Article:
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Bonnie Raitt — Runaway
Album: Sweet Forgiveness
Avg rating:
6.8

Your rating:
Total ratings: 486









Released: 1977
Length: 3:48
Plays (last 30 days): 0
As I walk along I wonder what went wrong
With our love, a love that was so strong
And as still walk on I think of the things we've done
Together while our hearts were young

I'm a walking in the rain, tears are falling and I feel a pain
Wishing you were here by me to end this misery
And I wonder, I wo wo wo wo wonder
Why, you ran away
And I wonder where you will stay
My little runaway, a runaway

(instrumental break)

I'm a walking in the rain, tears are falling and I feel a pain
Wishing you were here by me to end this misery
And I wonder, I wo wo wo wo wonder, baby, yeah
You know why, you ran away
And I wonder where you will stay
My little runaway, my little runaway
Come back baby
A run run runaway
You left me standin' in the rain
A run run runaway
Come back baby
A run run runaway
(fades)
Comments (65)add comment
This is OK, but I prefer the original
 kingart wrote:
Nah. One of those original songs that cannot be improved, and this goes in the wrong direction. 
 
I totally agree! I like Bonnie but this is just a huge NO. Even worse than Eddie Vedder's cover of Last Kiss. 
Nah. One of those original songs that cannot be improved, and this goes in the wrong direction. 
This song is from her "Sweet  Forgiveness"  album.  It's a very good album and RP should consider playing more from it. 

Her early stuff was quite blues RnR and she attracted alot of talented people to play with her.  
 Ptijoc wrote:
The worse cover from this great song i heard, Even the Dave's version is better :https://www.youtube.com/watch?v=0rgEBBPO1CY

 
I disagree. I think it is a perfect example of remaking a classic and owning it.
 Krispian wrote:
Thanks for posting this. When this song came on, I became curious about Bonnie, and wanted to know more about the fact that she was apparently famous before "Nick of Time" (first time I'd heard of her). I sign into RP, and here is all the info I need! Thank you!!

Bonnie Raitt - Runaway, Live (1977):
https://www.youtube.com/watch?v=HPzcZNgVfpA
Ichnos71live

"Long a critic's darling, singer/guitarist Bonnie Raitt did not begin to win the comparable commercial success due her until the release of the aptly titled 1989 blockbuster Nick of Time; her tenth album, it rocketed her into the mainstream consciousness nearly two decades after she first committed her unique blend of blues, rock, and R&B to vinyl. Born in Burbank, CA, on November 8, 1949, she was the daughter of Broadway star John Raitt, best known for his starring performances in such smashes as Carousel and Pajama Game. After picking up the guitar at the age of 12, Raitt felt an immediate affinity for the blues, and although she went off to attend Radcliffe in 1967, within two years she had dropped out to begin playing the Boston folk and blues club circuit. Signing with noted blues manager Dick Waterman, she was soon performing alongside the likes of idols including Howlin' Wolf, Sippie Wallace, and Mississippi Fred McDowell and in time earned such a strong reputation that she was signed to Warner Bros.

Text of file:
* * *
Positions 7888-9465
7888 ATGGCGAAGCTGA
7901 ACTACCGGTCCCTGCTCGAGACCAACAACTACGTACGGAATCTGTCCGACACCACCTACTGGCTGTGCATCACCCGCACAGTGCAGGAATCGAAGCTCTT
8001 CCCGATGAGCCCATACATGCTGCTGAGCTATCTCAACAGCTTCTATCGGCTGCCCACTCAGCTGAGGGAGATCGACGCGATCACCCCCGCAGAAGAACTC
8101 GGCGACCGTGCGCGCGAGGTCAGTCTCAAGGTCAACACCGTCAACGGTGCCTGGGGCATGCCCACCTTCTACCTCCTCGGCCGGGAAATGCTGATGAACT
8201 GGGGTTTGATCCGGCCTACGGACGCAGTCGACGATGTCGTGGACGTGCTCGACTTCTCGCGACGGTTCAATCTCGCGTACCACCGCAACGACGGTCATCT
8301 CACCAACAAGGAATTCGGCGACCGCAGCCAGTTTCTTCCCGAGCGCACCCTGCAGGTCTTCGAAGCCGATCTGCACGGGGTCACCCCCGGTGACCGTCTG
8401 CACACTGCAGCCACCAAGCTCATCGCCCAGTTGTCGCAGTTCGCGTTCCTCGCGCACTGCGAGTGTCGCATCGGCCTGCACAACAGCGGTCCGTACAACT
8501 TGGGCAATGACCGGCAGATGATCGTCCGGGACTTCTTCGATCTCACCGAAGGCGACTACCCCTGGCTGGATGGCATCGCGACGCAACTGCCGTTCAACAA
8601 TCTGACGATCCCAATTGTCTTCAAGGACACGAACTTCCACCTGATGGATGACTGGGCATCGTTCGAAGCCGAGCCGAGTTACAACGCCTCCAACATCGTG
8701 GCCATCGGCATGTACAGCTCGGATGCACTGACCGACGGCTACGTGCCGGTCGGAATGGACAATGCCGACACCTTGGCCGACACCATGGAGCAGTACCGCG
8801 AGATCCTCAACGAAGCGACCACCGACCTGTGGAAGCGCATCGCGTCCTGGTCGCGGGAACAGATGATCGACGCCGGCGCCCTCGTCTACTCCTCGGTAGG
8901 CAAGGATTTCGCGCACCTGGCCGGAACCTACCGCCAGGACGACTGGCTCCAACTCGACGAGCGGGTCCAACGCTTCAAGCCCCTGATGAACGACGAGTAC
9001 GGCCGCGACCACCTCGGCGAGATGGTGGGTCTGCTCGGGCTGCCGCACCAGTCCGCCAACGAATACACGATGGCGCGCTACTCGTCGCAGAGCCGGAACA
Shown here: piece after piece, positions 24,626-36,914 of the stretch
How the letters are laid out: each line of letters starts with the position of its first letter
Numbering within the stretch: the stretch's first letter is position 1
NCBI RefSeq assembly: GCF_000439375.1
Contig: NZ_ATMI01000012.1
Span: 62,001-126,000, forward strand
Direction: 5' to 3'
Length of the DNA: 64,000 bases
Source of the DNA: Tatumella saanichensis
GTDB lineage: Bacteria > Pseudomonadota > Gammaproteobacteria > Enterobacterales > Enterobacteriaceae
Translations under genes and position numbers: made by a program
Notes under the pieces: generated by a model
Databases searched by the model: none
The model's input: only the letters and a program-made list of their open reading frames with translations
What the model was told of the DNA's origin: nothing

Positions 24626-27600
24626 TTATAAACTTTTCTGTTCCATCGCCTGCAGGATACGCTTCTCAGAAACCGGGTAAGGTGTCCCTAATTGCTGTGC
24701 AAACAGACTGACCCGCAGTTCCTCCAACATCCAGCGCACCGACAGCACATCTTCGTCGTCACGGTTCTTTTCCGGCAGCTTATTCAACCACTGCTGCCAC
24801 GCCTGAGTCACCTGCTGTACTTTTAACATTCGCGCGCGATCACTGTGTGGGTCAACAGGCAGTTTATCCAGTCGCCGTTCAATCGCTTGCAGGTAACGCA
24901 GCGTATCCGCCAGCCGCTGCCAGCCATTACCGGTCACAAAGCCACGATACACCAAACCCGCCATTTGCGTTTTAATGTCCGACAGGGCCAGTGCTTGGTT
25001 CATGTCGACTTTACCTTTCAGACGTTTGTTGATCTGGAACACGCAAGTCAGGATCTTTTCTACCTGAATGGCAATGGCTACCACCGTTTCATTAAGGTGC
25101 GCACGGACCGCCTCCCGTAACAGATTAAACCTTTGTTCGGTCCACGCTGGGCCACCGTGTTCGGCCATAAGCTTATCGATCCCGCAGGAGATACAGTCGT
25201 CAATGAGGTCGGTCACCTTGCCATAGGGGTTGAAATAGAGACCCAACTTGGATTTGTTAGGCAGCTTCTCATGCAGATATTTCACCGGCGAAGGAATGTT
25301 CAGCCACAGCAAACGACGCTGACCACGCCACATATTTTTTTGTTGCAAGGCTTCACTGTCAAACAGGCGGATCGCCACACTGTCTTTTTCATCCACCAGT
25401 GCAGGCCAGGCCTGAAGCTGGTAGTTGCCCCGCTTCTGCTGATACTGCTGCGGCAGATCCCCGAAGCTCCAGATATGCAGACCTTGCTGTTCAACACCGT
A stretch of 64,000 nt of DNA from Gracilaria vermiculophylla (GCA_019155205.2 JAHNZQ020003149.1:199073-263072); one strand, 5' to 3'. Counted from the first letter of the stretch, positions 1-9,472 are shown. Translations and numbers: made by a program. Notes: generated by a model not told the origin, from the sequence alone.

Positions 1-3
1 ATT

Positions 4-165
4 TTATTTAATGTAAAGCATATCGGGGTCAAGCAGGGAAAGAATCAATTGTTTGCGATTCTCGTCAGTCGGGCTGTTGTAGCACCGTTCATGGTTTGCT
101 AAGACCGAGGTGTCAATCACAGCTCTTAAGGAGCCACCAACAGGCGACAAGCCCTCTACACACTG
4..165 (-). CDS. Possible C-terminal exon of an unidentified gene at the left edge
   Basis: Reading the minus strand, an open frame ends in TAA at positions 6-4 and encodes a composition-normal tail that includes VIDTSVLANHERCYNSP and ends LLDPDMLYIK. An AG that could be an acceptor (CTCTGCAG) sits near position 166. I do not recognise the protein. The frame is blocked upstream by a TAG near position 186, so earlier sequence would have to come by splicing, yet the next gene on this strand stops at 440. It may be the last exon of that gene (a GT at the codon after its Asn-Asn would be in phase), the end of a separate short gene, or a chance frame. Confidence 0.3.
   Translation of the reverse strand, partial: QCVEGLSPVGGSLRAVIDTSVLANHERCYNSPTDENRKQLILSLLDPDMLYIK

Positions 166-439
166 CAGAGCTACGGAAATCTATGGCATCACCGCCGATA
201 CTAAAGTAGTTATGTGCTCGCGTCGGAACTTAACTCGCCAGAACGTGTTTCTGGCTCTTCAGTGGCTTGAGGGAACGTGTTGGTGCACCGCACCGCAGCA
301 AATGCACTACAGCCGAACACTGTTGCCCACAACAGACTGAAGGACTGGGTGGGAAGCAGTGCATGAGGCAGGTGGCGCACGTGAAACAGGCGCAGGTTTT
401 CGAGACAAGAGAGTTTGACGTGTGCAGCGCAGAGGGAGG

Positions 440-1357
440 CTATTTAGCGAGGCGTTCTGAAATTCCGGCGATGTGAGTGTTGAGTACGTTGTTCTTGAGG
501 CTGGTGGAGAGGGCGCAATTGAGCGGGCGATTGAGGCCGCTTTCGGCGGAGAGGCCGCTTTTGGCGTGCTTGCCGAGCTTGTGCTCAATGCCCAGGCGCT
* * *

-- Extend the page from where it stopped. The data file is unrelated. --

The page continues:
Debuting in 1971 with an eponymously titled effort, Raitt immediately emerged as a critical favorite, applauded not only for her soulful vocals and thoughtful song selection but also for her guitar prowess, turning heads as one of the few women to play bottleneck. Her 1972 follow-up, Give It Up, made better use of her eclectic tastes, featuring material by contemporaries like Jackson Browne and Eric Kaz, in addition to a number of R&B chestnuts and even three Raitt originals. 1973's Takin' My Time was much acclaimed, and throughout the middle of the decade she released an LP annually, returning with Streetlights in 1974 and Home Plate a year later. With 1977's Sweet Forgiveness, Raitt scored her first significant pop airplay with her hit cover of the Del Shannon classic "Runaway"; its follow-up, 1979's The Glow, appeared around the same time as a massive all-star anti-nuclear concert at Madison Square Garden mounted by MUSE (Musicians United for Safe Energy), an organization she'd co-founded earlier.